the middlest on paper route duty.
if i was at that stage, my friend's new baby would definitely give me a bad case of baby envy -- so sweet!
mid day sushi date with mom
where my fab girlfriends whisked me away to for my 35th
the amazing beach i definitely should have discovered earlier in the summer
currently reading left neglected (like an amazing combo of still alice and i don't know how she does it -- both reads i loved) i'm plotting to get writing in. it might have to be at lunchtime. before work is taken up by pavement pounding.

Sunday, August 19, 2012

snapshots of august

 my new stumbled upon pairing: maple brown sugar bacon with crumble apple pie -- as amazing as you suspect it might be -- combining it with this book about manhattan social climbing in the 30s was a delish summer combo.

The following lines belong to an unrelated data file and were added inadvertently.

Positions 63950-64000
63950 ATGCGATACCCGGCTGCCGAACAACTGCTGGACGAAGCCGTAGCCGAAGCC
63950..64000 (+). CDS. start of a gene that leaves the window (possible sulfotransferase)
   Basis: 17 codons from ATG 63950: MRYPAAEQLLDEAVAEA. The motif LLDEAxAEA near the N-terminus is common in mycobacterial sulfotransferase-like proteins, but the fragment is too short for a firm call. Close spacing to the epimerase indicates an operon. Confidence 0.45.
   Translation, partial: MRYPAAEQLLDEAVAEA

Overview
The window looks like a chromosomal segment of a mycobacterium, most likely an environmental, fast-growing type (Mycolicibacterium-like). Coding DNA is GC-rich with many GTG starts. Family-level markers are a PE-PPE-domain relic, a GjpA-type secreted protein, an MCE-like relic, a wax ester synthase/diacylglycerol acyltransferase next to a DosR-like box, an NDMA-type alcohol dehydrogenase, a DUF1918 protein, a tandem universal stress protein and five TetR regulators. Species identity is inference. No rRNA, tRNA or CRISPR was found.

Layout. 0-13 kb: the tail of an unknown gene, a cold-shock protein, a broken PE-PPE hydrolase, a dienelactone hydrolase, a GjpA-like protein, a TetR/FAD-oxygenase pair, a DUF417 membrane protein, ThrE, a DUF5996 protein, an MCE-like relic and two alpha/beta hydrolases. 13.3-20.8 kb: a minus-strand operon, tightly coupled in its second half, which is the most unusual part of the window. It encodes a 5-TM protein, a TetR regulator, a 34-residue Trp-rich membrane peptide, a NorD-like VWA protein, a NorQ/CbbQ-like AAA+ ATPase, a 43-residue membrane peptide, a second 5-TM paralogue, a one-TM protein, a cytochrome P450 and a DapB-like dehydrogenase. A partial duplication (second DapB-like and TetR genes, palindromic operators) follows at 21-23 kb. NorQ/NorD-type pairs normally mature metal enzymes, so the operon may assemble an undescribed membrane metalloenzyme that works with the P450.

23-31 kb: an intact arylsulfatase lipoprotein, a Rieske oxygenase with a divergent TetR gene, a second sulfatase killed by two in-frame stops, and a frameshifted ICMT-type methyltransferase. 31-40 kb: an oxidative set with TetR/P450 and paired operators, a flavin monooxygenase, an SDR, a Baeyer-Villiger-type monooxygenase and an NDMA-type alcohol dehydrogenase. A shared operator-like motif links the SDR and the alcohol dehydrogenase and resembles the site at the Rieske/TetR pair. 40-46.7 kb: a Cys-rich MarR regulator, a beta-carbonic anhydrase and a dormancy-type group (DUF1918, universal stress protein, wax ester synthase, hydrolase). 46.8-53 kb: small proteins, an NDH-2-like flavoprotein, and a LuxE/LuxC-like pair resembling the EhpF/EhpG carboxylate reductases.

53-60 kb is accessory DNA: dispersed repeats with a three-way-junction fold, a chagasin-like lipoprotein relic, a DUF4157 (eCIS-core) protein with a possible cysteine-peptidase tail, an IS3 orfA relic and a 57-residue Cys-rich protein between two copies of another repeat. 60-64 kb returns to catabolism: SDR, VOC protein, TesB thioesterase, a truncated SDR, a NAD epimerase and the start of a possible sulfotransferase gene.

the great outdoor pool walking distance from our house -- i used to ride my bike here for swimming lessons as a kid. they have toonie swims in afternoon. my neighbor running partner and i dragged kids and picnic lunches along.
i finally realized why the kids are willing to part with hard earned paper route money for headphones like this -- you can't hear a thing outside of your podcast world once they're on -- a frazzled mommy delight. (and why i look like i am in my happy place ;)

 about the extent of the organizing that was accomplished on the art cupboard -- about 1/9 of what should have occured had i not been reading and eating treats and sitting by a pool half the summer
 the oldest realized his second story room fell in ripe cherry picking territory. i couldn't resist a photo and a bit of the spoils.
 little c thinks his new loft bed makes his room even more apartment like. kudos to grandpa for the hours of IKEA instruction riddled assembly
more reading. and no, the wild blackberries picked never made it into jam. fresh eats and muffins were all we could wait for.

i'm settling for reading above writing this summer. every summer i think it's going to be different. this one i'm being a little more realistic about not even attempting to get it in.